Establishing and maintaining a devotional habit is a very useful tool in developing a heart-to-heart relationship with God. But habits are not the goal. A habit is only a tool. It is a structure that helps to build relationship. It is not the relationship itself.
Relationships require time. A habit provides regular time in which to seek God and build relationship. When the habit becomes the focus, rather than the relationship, the profit of the habit diminishes significantly.
In my experience, the advantage of a habit is that it assures a regular daily time to meet with the Lord. The potential liability of a habit is that there is a tendency to make my relationship with God a matter of rote–that is focussed more on completing a daily regime than in pushing in to a deeper relationship with God. Despite this potential downfall, I press on in my habits. My rationale is this. If I stop my devotional habits, I may remember to put very little time into a relationship with God. It least with the daily habits, I am available to meet with God. Even though I do so only inefficiently, it is still better than not meeting at all.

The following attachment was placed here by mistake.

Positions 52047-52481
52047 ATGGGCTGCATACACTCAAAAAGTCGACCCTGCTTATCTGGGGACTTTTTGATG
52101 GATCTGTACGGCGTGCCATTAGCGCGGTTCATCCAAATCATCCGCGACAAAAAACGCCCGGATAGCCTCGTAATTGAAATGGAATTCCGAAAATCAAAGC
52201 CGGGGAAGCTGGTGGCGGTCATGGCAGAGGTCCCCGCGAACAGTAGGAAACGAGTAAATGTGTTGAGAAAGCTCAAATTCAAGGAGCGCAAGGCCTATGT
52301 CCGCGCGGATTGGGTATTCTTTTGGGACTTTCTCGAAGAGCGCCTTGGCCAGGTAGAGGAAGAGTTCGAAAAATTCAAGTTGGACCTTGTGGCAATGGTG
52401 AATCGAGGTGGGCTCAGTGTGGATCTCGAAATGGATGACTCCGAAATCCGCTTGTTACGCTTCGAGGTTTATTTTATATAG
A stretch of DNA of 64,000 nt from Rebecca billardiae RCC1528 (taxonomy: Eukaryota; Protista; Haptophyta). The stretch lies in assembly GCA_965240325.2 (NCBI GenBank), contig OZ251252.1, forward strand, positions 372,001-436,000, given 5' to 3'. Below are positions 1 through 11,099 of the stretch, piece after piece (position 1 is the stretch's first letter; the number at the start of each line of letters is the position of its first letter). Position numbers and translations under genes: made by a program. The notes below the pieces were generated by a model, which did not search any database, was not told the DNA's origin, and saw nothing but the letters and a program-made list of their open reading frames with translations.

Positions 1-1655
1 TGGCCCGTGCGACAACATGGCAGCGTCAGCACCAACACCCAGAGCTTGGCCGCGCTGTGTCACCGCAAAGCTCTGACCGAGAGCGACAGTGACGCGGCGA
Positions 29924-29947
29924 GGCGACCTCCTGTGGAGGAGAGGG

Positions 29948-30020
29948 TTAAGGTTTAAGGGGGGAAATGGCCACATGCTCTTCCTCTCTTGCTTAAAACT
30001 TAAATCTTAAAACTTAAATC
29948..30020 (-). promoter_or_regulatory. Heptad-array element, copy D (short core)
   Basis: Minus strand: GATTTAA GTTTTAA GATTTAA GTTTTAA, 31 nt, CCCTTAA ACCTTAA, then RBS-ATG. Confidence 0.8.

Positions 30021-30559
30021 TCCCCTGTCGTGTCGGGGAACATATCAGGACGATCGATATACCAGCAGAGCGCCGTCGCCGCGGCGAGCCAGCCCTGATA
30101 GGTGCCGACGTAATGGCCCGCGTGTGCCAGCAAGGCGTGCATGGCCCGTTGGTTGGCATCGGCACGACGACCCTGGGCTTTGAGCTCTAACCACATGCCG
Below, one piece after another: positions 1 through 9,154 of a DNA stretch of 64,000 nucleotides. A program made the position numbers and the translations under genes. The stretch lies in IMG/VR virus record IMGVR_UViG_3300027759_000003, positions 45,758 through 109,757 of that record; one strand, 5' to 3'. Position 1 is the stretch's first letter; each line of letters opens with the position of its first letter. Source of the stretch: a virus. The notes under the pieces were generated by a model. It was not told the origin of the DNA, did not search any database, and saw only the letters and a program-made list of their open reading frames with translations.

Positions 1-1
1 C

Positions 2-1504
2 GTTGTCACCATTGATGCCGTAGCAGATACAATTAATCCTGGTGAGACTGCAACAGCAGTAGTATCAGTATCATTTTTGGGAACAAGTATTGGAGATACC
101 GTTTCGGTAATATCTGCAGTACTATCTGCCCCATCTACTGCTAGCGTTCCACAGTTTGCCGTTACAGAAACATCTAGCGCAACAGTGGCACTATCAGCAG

While I rely on habit to create opportunities to meet with God, there are other ways this can be accomplished. For example, if one has established a habit of careful planning of each day’s or each week’s activities, daily and weekly scheduling of meetings with God can provide sufficient opportunities for deeper relationship with God. While the devotion itself may not be a habit, the meetings with God are still facilitated by the habit of planning days and weeks.
Consciously making times to meet with the Lord is the important ingredient. Whether you reserve this time through habit, planning or merely as a result of a love for the Lord’s presence, the important thing is to make and use time for heart-to-heart relationship with God.